We Can Do It: Stop the Spread of Contagious Respiratory Illnesses

As we enter into the 2020-2021 flu season, Harbin Clinic encourages everyone over six months of age to get a flu vaccine and practice good health habits to stop the spread of contagious respiratory illnesses.

Receiving the flu vaccine plays an important role in protecting yourself, your family and your community from the flu virus. This season, it’s more important than ever to get the flu vaccine and help reduce the burden on local healthcare systems and hospitals responding to the COVID-19 pandemic.

Influenza (flu) is a contagious respiratory illness produced by influenza viruses that infects the nose, throat, and sometimes the lungs and can cause mild to severe illness. Flu viruses are spread by tiny air droplets released into the air when someone sick sneezes, coughs or speaks.

Rolling Up Our Sleeves to Fight Illness

“The best way to prevent the flu is to get a yearly shot vaccine,” says Dr. Brian McNiece of Harbin Clinic Family Medicine Rome. “Since flu virus strains change nearly every year, it’s important that people get a shot at the beginning of each season. We should all practice good hand hygiene, wear a mask, stay home when sick, and practice social distancing.”

Some individuals, such as older people, young children or those with underlying health conditions, can have serious complications from the flu. The Centers for Disease Control and Prevention recommends everyone over six months of age get the flu shot before the flu season begins in October and runs through March. Those who are high-risk, and their contacts and caregivers, should prioritize receiving the flu vaccine this season. For a full list of high-risk groups, visits the CDC’s website here.

This year’s flu season is a little more complicated as COVID-19 continues to spread in our local communities. Influenza and COVID-19 are both contagious respiratory illnesses, but they are caused by different viruses. Flu is caused by influenza viruses and COVID-19 is caused by infection with a coronavirus called SARS-CoV-2.

“Symptoms between the two viruses are similar, and it may be difficult to determine the difference between them based on symptoms alone,” says Infectious Disease & Travel Medicine physician Dr. John Hostetler. “Testing for COVID-19 may be required to help confirm a diagnosis.”

Harbin Clinic patients can get the flu vaccine from their primary care physician. Testing for COVID-19 is also available at Harbin Clinic Immediate Care.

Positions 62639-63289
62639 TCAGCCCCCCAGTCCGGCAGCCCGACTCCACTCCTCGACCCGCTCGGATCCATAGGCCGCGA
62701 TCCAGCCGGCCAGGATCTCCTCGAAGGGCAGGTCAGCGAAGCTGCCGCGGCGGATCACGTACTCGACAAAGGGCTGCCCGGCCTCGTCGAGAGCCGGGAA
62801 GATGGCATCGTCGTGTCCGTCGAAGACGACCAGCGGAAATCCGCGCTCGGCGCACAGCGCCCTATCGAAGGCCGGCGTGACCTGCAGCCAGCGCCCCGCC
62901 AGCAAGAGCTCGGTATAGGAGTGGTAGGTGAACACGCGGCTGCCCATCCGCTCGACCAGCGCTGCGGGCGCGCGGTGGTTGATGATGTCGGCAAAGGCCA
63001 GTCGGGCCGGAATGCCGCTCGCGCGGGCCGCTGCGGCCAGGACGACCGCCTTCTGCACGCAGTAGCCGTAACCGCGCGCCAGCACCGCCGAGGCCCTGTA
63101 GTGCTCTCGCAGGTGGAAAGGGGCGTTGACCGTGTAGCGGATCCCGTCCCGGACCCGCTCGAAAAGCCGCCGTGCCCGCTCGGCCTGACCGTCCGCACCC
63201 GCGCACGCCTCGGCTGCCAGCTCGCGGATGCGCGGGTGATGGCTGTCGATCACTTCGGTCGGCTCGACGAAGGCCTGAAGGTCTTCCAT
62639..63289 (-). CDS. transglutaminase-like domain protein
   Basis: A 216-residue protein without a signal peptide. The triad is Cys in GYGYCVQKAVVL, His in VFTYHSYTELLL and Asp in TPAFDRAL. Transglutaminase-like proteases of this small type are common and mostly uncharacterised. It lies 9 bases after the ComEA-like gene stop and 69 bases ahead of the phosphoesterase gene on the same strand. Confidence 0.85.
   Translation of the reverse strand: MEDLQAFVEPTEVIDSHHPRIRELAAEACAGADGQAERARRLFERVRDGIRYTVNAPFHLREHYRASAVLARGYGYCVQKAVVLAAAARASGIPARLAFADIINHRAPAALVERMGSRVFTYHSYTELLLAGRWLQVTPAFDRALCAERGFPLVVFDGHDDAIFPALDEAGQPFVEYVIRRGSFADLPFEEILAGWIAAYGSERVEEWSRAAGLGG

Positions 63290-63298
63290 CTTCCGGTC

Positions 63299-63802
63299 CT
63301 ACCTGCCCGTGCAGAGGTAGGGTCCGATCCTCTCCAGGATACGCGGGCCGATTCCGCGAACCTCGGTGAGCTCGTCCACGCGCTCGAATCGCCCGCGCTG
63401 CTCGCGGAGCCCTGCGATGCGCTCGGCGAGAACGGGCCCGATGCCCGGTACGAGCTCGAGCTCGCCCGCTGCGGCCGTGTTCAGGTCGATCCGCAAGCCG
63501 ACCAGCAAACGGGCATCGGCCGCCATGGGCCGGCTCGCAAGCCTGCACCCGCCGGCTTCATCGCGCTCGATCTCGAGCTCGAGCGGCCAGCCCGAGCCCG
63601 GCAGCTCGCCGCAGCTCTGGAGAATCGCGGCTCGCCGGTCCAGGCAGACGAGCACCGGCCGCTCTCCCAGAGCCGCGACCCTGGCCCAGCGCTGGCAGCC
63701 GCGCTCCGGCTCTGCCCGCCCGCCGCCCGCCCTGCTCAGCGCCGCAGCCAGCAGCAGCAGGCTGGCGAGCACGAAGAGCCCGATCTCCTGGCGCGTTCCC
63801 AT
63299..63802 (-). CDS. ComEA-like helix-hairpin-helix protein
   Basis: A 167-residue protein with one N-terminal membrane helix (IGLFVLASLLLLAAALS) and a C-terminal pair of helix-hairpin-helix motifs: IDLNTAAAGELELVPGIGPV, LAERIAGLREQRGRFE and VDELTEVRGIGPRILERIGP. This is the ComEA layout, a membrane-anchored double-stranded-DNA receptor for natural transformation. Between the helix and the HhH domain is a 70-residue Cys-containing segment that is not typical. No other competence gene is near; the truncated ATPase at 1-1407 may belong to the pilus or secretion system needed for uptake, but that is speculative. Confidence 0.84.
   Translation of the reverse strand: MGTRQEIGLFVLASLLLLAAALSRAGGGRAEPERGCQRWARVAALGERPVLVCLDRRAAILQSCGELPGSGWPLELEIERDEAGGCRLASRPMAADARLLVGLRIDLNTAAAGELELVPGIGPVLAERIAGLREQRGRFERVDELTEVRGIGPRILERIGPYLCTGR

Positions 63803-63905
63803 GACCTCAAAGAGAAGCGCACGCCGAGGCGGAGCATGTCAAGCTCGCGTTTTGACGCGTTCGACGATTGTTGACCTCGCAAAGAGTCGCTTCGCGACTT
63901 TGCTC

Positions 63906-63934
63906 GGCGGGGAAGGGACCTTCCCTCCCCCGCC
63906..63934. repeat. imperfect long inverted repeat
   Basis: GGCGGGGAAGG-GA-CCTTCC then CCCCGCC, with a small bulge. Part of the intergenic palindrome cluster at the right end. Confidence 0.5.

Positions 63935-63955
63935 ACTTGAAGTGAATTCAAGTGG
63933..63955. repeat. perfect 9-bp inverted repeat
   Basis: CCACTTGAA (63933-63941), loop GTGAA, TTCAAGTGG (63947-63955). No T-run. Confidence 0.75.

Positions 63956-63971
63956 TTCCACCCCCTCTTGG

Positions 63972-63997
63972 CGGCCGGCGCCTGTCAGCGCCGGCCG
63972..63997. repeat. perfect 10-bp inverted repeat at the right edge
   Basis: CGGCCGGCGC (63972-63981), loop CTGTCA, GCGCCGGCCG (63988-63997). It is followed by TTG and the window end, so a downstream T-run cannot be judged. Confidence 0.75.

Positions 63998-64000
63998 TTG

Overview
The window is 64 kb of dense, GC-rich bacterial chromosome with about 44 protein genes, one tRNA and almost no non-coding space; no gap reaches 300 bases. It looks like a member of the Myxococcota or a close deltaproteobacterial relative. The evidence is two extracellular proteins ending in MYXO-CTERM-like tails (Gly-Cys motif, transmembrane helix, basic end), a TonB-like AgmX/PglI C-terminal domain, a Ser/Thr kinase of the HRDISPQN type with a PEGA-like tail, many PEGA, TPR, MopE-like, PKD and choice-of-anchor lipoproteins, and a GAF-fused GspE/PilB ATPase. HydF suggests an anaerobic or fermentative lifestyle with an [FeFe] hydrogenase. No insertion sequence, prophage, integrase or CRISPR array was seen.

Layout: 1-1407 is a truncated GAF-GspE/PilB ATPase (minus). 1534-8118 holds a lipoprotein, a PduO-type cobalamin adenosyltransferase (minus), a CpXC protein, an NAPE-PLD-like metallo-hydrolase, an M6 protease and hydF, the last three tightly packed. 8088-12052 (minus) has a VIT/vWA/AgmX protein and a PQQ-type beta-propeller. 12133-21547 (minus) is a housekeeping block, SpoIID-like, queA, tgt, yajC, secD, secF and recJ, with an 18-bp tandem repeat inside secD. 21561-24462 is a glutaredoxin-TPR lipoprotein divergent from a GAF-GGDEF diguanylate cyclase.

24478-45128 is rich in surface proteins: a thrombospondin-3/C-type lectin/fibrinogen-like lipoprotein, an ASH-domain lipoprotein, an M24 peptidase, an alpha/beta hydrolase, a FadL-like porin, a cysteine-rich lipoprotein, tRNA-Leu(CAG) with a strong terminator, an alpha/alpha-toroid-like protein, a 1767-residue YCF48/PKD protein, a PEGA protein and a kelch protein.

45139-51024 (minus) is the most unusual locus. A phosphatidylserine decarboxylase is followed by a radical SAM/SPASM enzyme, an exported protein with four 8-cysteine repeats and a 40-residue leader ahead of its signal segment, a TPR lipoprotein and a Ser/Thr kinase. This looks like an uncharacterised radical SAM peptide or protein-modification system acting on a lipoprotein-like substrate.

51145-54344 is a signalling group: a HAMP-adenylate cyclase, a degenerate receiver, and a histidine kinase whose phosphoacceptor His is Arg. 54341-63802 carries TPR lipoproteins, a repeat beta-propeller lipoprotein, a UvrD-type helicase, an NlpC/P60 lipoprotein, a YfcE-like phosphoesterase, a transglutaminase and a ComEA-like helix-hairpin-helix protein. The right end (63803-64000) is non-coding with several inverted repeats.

Together, we can fight the spread of contagious respiratory illnesses. Here are some quick tips to stay healthy this flu season:

·     Get a flu shot

·     Wear a mask

·     Practice social distancing

·     Wash your hands

·     Stay home when sick

·     Talk to your doctor about the pneumonia vaccine

Harbin Clinic Flu Clinics

 

Family Medicine Rome: Tuesdays & Thursdays; 2:00 p.m. - 3:00 p.m.

Pediatrics Rome Davis Sabino: by appointment, Mondays & Fridays; begins at 7:00 a.m. 

Singh Internal Medicine: Tuesdays & Thursdays, 1:30 p.m. to 4:30 p.m.; Fridays; 8:30 a.m. - 11:30 a.m., 1:30 p.m. to 4:30 p.m.

When it comes to wearing your protective face covering, we wanted to provide a few helpful tips to make sure they’re as effective as possible:

DOs

·     Do wash your hands for at least 20 seconds with clean water and soap before touching your mask.

·     Do make sure the mask stretches over the nose and chin completely.

·     Do make sure the mask fits snuggly against your face.

·     Do avoid touching the front of the mask while wearing it.

·     Do remove the mask by the ear loops or ties at the back and avoid touching the front of the mask.

·     Do throw away disposable masks immediately. If you have a cloth mask, wash it immediately.

·     Do wash your hands for at least 20 seconds with clean water and soap after touching your mask.

DON'Ts

·    Don't touch the front of the mask while wearing it.

·    Don't wear your face mask under your nose or mouth.

·    Don't let your face mask rest under your chin.

·    Don't let your face mask hang from one ear.

·    Don't wear a damaged mask.

·    Don't take a face mask off to speak with someone.

·    Don't put a mask on a child under 2 years old, anyone with difficulty breathing, or someone who is unable to remove the mask without assistance.

·    Don't neglect to practice other preventative measures, such as social distancing, washing your hands regularly and staying home when you feel sick.